I fell in love with a different game.
The game I love seems like it’s going to hell.
The game I love can’t handle any more scandals.
The game of hockey in one way or other has always been a part of my life.
Player, coach, scout, analyst and writer.
I love the game of hockey, but I hate its culture.
You see I fell in love with a different game.
The game I fell in love with was fun, competitive, developmental, free of politics and free of abuse and bullying.
Wait a minute, no wasn’t.
The game I love had every bit of that and more.
You see I had amazing hockey parents and predominately outstanding coaching throughout my so-called career. My family and Dale Turner my longtime coach and mentor guided me through all the hard times and adversity the game threw at me.
Collectively they helped me confront and conquer all the adversity.
Looking back on it now my obstacles were nothing compared to what other players have gone through and in some cases still go through in the game in this country.
Just think of every story of abuse or abuse of power surrounding the games history.
It’s repulsive and unacceptable.
Canada’s game has a history of very dark secrets.
That’s the problem right there, secrets.
A keep your mouth shut mentality.
Hockey culture equals cover up, it always has.
As a kid we believed the game and those that play it were larger than life.
Were we too naive?
We didn’t know the dark side of the game, we saw and experienced glimpses of it, but every step of the way as you climbed the ranks we continued to see inside hockey’s dark side, it’s untold story, the untold culture.
The dark undercurrent of the game was always there and if you had high quality coaching and support staff surrounding you, you probably had a completely different experience.
You see you were probably never exposed to the true hockey culture.
Everyone that has ever played the game has experienced their own run in with hockey culture.
That’s the sad reality of playing a sport with such a dark undercurrent of cover up, deception and code of silence.
Will the game of hockey ever change?
Will It’s culture ever move away from one of silence, and cover up?
I sure hope so.
I love the game, but I hate its culture.
You see the game may not need any more scandals, but that might be exactly what it needs to rid itself from its own toxic self imposed culture.
The game I loved hasn’t really changed, its toxic undercurrent still exists.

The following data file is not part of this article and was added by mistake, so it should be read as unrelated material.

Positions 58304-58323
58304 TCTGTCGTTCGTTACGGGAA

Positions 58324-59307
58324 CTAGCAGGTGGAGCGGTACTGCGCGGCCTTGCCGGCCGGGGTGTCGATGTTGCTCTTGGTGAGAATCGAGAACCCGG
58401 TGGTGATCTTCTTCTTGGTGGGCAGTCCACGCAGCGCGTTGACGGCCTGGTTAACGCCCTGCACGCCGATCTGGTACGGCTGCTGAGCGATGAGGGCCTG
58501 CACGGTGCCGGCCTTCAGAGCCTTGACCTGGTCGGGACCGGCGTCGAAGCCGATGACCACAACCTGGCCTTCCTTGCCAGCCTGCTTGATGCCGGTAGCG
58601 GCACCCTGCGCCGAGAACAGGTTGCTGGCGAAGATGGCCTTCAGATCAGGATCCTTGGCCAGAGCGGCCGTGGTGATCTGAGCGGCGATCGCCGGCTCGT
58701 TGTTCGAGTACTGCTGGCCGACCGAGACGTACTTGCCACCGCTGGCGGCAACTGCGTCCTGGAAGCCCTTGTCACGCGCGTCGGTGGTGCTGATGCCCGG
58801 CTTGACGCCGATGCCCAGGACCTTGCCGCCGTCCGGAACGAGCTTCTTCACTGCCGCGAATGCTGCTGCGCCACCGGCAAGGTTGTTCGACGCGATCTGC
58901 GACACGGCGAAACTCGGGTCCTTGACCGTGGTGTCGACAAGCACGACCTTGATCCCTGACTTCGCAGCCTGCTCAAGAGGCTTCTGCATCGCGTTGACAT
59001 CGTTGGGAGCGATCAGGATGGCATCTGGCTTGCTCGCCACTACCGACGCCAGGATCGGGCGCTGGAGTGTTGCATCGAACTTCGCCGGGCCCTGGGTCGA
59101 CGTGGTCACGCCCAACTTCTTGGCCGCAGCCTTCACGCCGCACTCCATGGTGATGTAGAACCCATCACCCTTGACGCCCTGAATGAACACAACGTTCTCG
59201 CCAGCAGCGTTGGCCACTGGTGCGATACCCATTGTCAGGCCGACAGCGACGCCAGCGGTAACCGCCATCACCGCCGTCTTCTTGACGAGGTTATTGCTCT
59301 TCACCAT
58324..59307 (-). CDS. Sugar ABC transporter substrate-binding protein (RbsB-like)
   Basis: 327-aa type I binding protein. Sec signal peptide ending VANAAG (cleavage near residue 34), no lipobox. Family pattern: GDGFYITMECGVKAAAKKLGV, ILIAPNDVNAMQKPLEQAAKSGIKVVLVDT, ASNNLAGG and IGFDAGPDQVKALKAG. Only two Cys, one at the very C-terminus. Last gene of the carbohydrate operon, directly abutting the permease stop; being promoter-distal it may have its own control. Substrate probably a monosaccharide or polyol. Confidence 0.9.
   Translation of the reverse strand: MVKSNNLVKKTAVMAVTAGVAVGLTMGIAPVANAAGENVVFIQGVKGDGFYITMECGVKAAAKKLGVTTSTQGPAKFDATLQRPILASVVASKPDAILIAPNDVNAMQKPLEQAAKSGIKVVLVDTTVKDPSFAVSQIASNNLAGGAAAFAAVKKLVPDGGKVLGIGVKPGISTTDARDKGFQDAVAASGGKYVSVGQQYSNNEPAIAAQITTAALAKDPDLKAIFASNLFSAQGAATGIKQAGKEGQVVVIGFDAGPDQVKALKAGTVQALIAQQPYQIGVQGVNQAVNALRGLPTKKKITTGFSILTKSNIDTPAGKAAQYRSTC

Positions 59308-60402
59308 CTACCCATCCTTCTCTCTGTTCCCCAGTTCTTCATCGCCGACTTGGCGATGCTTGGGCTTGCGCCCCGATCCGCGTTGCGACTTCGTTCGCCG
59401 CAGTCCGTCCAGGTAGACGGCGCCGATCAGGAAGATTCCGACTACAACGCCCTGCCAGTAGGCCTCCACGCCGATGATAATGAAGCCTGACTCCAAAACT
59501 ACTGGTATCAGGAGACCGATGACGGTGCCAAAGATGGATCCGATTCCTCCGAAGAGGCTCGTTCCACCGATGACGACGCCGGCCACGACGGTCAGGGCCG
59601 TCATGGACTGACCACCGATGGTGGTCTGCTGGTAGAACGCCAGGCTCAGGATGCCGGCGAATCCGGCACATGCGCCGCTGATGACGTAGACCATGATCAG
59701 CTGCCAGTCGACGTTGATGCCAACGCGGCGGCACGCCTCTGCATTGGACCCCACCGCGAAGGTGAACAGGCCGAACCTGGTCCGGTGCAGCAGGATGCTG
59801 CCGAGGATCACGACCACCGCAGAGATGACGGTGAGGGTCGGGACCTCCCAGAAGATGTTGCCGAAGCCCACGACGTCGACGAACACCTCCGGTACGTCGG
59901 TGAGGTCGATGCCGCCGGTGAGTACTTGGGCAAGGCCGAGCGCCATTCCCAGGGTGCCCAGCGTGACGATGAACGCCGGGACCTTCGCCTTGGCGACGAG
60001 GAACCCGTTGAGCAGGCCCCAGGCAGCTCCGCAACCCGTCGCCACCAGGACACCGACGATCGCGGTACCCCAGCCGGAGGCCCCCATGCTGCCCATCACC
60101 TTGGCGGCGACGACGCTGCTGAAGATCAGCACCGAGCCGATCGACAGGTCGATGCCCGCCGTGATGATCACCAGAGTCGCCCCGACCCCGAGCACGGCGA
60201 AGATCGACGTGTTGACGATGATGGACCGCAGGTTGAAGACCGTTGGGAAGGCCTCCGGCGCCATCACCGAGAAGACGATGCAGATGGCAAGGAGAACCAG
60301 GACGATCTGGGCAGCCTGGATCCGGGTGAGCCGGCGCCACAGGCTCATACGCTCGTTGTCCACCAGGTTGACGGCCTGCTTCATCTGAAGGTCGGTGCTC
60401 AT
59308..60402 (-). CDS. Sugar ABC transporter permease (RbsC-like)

It’s still as powerful as ever.
I’ll never forget my first year teaching at Moncton High, I was on outdoor duty with my principal and we started to reminisce about my experiences at MHS as a student.
She was my principal as a student and as a teacher and let me tell you she was one respected and feared lady.
I still remember telling her that I didn’t remember drugs being an issue in the mid 90’s like it was at that time.
She looked at me and said “Craig, you never experienced or saw drugs because of the people you were associated with at that time, drugs were always an issue, they were always there you just didn’t see them.”
Hockey’s brutal culture and code of silence was always lurking ready to rare its ugly head.
Near the end of my playing days I experienced the worse side of dressing room culture, but that all went away because of my coach and mentor. When I stepped away from the game I knew what the game had given me, I knew what it meant to me, what it had taught me about life and myself.
I was the lucky one that still loved the game after I was finished playing it, that’s simply not the case for a lot of people in this country.
Actually it was a dream of mine to some day give back to the game and coach.
I knew what I had been through, I knew what I had experienced being coached by one of the best ever in this region, but I knew that I also experienced some aspects of the dark side of the game.
When it came time to give back to the game, my moral hockey compass was in the right place.
I knew what kind of coach I wanted to be, I knew what type of culture I wanted to grow and I really hope I delivered on that every day as a coach.
Unfortunately, I’m human and made my share of mistakes, but I tried to learn from those mistakes the best I could.
I hope I provided my players with a positive experience in the game and that their experience was as positive as mine.
Looking back on it now I hope that they didn’t experience the dark side of the game and if they did, knew they had an ally in their coach.
The years have gone by and my role in the game is ever changing.
I love the game more than ever, but I still hate its culture.